Reviews Round-Up

The critics' verdicts on Hilary Mantel, Tom Watson and Toni Morrison.

Bring Up the Bodies by Hilary Mantel 

 
High praise this week for Mantel’s sequel to the Booker Prize-winning Wolf Hall, which tells a rapturous historical account of Thomas Cromwell’s power games and the demise of Anne Boleyn under Henry VIII’s tumultuous regime. Not often does well-trodden historical territory elicit such excitement among readers and critics alike, and this second instalment in Mantel’s Tudor trilogy seems to have done the trick again.  The New York Times's Janet Maslin calls the novel “beautifully constructed” and “gracefully” executed, noting that “the wonder of Ms Mantel’s retelling is that she makes these events fresh and terrifying all over again.” 
 
The New Yorker’s James Wood playfully credits Mantel’s novelist’s sensibilities with her success in a genre notorious for its rare successes, writing that “Mantel seems to have written a very good modern novel, then changed all her fictional names to English historical figures of the fifteen-twenties and thirties.” Wood recognises that it's the “universality” and “timelessness” of Mantel’s storytelling which lend the book its liveliness - that historical accuracy, though we trust Mantel to stick to the record, are in some sense joyfully irrelevant: “the writer has made a third category of the reality, the plausibly hypothetical… Mantel knows what to select, how to make her scenes vivid, how to kindle her characters. In short, this novelist has the maddeningly unteachable gift of being interesting.”
 
Margaret Atwood, writing in the Guardian, similarly applauds Mantel’s vivid and sympathetic characterizations – most notably those of the easily vilified Henry VIII and Thomas Cromwell. “The ambiguous Cromwell is a character who fits Mantel's particular strengths. She's never gone for the sweet people, and is no stranger to dark purposes … But he [Henry VIII] also has corners of tenderness, and sees these in others: he's deep, not merely dark. And through him we experience the texture of how it feels to be sliding into a perilous dictatorship, where power is arbitrary, spies are everywhere, and one wrong word can mean your death." Atwood acknowledges the descriptive pitfalls of historical fiction and lauds Mantel’s tactics, though perhaps longing for a touch more restraint. “Mantel generally answers the same kinds of question that interest readers in court reports of murder trials or coverage of royal weddings. Who really went to bed with whom? Mantel sometimes overshares, but literary invention does not fail her: she's as deft and verbally adroit as ever.” High praise indeed. 
 
A review of Bring up the Bodies by Hilary Mantel will appear in next week’s issue of the New Statesman
 

Dial M for Murdoch by Tom Watson and Martin Hickman

 
Peter Wilby was “gobsmacked” by this Hitchcockian account of last summer’s phone hacking scandal that shut down the 168-year-old News of the World. “Constructed like a thriller” and full of “vivid characters” and “cliffhanging chapter endings”, Wilby praises Labour MP Tom Watson and his journalist co-author for their efforts in bringing this “tale of stupidity, incompetence, fear, intimidation, lying, downright wickedness and corruption” to the public. “What stands out from this book is the lengths to which NI went to bury the hacking scandal,” writes Wilby in the Guardian, “and how, before the revelations in July 2011 that Millie Dowler’s phone was hacked, the company nearly got away with it.” More praise comes from the Telegraph's Jonathan Heawood, who calls it “an impressive piece of journalism” that  “weaves the events of the past decade into a compulsive narrative.”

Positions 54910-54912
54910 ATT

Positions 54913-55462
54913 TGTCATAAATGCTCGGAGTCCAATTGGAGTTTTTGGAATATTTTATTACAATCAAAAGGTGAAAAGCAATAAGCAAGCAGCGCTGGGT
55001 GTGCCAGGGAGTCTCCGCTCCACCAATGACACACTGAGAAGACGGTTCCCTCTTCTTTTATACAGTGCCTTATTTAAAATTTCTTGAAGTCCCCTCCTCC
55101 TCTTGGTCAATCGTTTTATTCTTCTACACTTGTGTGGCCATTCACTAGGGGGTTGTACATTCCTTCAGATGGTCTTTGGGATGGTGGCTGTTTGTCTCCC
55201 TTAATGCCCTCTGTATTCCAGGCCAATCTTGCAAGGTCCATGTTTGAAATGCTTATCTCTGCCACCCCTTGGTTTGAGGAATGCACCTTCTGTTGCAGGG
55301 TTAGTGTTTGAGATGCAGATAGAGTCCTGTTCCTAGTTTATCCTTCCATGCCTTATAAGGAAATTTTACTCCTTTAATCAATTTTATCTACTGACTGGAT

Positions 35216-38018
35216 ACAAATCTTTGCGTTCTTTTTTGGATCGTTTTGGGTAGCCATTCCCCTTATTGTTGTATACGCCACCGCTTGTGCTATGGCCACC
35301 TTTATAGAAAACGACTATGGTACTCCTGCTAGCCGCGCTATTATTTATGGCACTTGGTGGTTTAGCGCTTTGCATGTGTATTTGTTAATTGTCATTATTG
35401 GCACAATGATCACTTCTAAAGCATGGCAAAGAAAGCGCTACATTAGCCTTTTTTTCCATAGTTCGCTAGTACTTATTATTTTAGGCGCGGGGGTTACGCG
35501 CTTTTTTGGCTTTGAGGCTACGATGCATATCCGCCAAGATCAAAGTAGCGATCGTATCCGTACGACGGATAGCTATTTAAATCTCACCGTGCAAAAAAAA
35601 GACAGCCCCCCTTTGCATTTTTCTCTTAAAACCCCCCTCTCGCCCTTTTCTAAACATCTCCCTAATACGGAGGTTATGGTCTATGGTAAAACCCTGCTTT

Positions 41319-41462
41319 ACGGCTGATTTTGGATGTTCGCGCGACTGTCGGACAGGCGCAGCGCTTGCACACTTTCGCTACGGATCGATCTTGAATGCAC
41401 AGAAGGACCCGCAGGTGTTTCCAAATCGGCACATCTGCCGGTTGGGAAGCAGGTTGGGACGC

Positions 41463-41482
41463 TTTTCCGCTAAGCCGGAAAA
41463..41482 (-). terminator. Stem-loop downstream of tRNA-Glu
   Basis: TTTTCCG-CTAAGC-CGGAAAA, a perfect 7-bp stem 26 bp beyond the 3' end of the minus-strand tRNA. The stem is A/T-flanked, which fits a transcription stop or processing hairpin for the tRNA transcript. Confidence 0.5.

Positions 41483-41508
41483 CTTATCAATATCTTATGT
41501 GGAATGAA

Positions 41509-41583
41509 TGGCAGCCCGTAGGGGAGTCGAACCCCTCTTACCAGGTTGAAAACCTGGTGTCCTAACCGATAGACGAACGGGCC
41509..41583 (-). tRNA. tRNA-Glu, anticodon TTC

But a book tackling this (in many respects unresolved) issue is bound to elicit mixed responses. The Independent’s Joy Lo Dico calls the book a “well-written and, at turns, devastating” account, but she also identifies two problems. The first is Tom Watson – while his “dogged work with freedom of information requests” is amirable, it’s the level of personal details he peppers throughout his prose that bothers her: “it comes across as an authorial indulgence.” The second is an issue of redundancy; Lo Dico rightly highlights that retelling a tale which “is now a central part of the British news agenda” whose “every new detail is raked over” is bit like writing “a history that has already been written multiple times.” 
 
Neville Thurlbeck, the former chief news editor of News of the World and recipient of the “now infamous For Neville email” writes a slightly tetchy review for the New Statesman, asserting that “The incendiary claim that News International had ordered News of the World reporters to spy on MPs in order to dredge up unsavoury facts about their private lives is one of the few new revelations in this book.” He also claims the book is “littered with inaccuracies” including assertions about Thurlbeck’s alleged ménage-à-trois with a Dorset couple. And while such issues are perhaps too close to home, he does concede that “for the moment, Dial M for Murdoch is the only cogent book available on the most important media story since the birth of newspapers and has every chance of becoming a bestseller.”
 

Home by Toni Morrison

 
This is the Nobel-prize winning author’s tenth in a long line of novels exploring themes of race, love, redemption and the weight of history in black America. Home is a slender volume that tells the story of Frank Money, a traumatized and lackluster Korean War veteran who returns home to small-town Georgia to save his sister, the victim of eugenics experiments inflicted upon her by a white employer. The New York Times's Michiko Kakutani calls Morrison’s latest “a kind of tiny Rosetta Stone to Toni Morrison’s entire oeuvre,” noting that author “eschews the fierce Faulknerian prose and García Márquez-like flights of surrealism that animated some of her earlier novels, adopting a new, pared-down style that enables her to map the day-to-day lives of her characters with lyrical precision.”